[10, 13, 6], IDSs audit and select packets that contain control commands, which (dis)connect grid components, e.g., generators, transmission lines and substations. Cyber-attacks are identified if the power flow diverges in simulation under those control commands.

Another approach is to calibrate the detection results in cyber-space with historical data of power grid operation, wherein data mining techniques are often applied. For example, deviations between current and historical Area Control Errors are used as indicators of cyber-attacks to Automatic Generation Control in EMS [9]. A hybrid IDS is developed in [7] that learns temporal state-based specifications for power grid scenarios of physical disturbances, cyber-attacks, and normal operations.

However, both of these approaches share the common deficiency of requiring a long runtime, exacerbating the second challenge. While the former approach simulates power grids’ response, which is a non-trivial task given the enormous size of power networks and the number of grid devices, the latter approach relies on frequent auditing and processing historical data over a sufficiently long period in order to ensure the desired accuracy. These put a high requirement on IDS accounting resources and could significantly reduce IDSs’ performance in timely processing and propagating the information to grid functions and responsible defense authorities.

Despite initial attempts on reducing IDS runtime in [6, 14], they are restricted to certain attack groups, wherein attacks are aimed at individual grid components and assume a single step in the cyber-physical causal chain (i.e., adversaries directly disconnect grid devices through remote control); they are not able to handle more sophisticated attacks that are coordinated and through EMS. These attacks are defined as Monitoring-Control Attacks (MCA) and considered highly threatening [15], because they are (i) more likely to happen with greater attack surface and lower attack cost, (ii) difficult to detect by hiding in measurement signals and masquerading through EMS, and (iii) capable of inflicting much more severe consequences at a greater scale by coordinating attack resources targeting at multiple grid components. Although MCAs’ attack mechanisms and physical impacts have been studied in a few works [16, 17, 18, 19], there is no effective IDS solution available to defend against MCAs.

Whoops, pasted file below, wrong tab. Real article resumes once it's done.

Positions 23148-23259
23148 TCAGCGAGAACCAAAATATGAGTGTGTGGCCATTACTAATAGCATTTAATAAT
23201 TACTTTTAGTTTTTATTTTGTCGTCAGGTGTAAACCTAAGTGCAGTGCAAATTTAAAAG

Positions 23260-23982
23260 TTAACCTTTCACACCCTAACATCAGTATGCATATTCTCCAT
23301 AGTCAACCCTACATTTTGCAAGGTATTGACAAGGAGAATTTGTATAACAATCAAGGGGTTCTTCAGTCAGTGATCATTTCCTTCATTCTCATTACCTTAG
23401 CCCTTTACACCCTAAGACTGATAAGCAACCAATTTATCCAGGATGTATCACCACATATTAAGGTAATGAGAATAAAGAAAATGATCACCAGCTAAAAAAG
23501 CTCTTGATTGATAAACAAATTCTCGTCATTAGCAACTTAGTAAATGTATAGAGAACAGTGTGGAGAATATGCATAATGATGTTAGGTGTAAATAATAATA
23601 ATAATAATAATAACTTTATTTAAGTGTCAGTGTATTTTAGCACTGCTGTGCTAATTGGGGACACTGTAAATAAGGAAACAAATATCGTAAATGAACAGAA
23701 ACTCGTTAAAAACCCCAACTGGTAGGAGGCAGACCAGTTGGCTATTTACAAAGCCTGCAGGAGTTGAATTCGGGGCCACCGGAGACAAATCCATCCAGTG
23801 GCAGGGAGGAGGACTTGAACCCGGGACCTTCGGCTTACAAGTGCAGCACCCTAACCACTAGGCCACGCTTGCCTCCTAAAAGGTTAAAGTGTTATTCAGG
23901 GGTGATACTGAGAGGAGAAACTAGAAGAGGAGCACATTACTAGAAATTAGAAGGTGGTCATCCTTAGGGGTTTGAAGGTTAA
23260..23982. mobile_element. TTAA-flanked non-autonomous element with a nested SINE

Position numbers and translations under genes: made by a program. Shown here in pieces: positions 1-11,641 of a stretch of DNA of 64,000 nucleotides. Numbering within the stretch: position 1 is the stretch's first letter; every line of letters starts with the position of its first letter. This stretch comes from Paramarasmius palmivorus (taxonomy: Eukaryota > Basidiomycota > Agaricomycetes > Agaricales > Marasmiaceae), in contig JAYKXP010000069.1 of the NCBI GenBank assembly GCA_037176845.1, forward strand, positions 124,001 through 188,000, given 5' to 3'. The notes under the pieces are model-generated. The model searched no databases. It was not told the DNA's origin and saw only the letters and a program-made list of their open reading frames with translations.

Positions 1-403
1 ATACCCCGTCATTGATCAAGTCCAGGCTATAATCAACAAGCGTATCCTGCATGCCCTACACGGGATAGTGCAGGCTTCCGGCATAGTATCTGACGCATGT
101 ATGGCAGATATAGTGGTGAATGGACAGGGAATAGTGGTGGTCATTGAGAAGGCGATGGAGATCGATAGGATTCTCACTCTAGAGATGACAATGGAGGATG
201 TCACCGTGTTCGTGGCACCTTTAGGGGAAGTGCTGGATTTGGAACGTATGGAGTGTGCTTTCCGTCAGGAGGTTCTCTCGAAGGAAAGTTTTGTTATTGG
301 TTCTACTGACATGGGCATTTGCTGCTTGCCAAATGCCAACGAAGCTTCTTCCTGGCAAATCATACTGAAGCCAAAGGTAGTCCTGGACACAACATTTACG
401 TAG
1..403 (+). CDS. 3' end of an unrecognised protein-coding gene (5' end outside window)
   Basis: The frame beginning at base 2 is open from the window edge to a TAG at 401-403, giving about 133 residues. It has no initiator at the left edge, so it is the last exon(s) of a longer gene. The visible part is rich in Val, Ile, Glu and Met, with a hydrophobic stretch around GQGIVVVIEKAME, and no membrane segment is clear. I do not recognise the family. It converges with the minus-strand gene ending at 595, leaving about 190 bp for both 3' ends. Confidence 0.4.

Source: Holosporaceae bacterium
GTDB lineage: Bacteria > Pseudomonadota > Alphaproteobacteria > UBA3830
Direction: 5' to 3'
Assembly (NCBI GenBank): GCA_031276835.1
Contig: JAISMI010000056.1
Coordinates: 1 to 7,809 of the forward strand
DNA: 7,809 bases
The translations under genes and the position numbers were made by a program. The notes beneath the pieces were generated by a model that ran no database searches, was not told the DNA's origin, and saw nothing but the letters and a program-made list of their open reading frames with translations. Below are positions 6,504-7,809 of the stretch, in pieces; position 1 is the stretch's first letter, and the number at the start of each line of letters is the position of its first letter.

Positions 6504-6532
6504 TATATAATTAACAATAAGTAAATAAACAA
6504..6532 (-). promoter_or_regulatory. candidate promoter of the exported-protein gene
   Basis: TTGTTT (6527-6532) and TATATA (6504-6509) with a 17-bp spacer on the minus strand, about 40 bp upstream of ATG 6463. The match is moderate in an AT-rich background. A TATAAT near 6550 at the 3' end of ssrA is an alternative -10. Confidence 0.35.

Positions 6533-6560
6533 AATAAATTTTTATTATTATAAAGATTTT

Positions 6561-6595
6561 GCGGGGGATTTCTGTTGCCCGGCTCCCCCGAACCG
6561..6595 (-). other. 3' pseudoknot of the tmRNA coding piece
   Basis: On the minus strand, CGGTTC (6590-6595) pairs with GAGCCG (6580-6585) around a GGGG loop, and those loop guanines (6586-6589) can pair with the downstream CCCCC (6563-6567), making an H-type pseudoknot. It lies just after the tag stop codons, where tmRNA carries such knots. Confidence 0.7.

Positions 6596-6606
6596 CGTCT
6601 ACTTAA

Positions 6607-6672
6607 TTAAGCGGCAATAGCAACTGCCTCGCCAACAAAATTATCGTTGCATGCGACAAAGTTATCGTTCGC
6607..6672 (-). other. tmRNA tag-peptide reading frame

To bridge this gap, this paper presents a semantic analysis framework for IDSs in power grids, which detects MCAs with promising runtime and detection accuracy. The framework is implemented as two parts running in parallel in IDS: a Correlation Index Generator (CIG), which indexes correlated attacks, and a Correlation Knowledge-Base (CKB), which is updated aperiodically with attacks’ Correlation Indices (CI). In addition, this paper makes the following contribution:

  • A theoretical basis for CIG. We formulate MCAs as a bi-level mix-integer optimization program and solve it to provide CI solutions.

  • A suite of detection rules for CKB. Derived from set theory, these rules characterize the relation between adversaries’ goals and coordinated attacks, thus enabling CKB to detect MCAs at runtime.

  • Defense strategies against MCAs. While most IDSs are passive, that is, they only generate “burglar alarms”, our proposed method actively derives defense strategies against MCAs using a set-theoretic approach.

The rest of the paper is organized as follows. Section II introduces the threat model, MCAs mechanisms and IDS implementation of the proposed semantics framework. Section III presents the mathematical model of power grids and MCAs. The theoretic basis for CIG and detection rules for CKB are derived in Section IV and V. In Section VI, the performance of proposed semantic framework is demonstrated with numerical experiments. Finally, all results of this paper are concluded in Section VII. While the proposed framework is capable of defending against less sophisticated attacks, such as control attacks, we elaborate the framework’s working principle mainly based on MCAs in this paper.

Ii Background

In order to develop the semantic analysis framework for IDSs in power grids, we need to consider three factors: the environment in which intrusions occur (the threat model), the intrusions we wish to detect (MCAs), and the intrusion detector (IDS implementation).

Ii-a Threat Model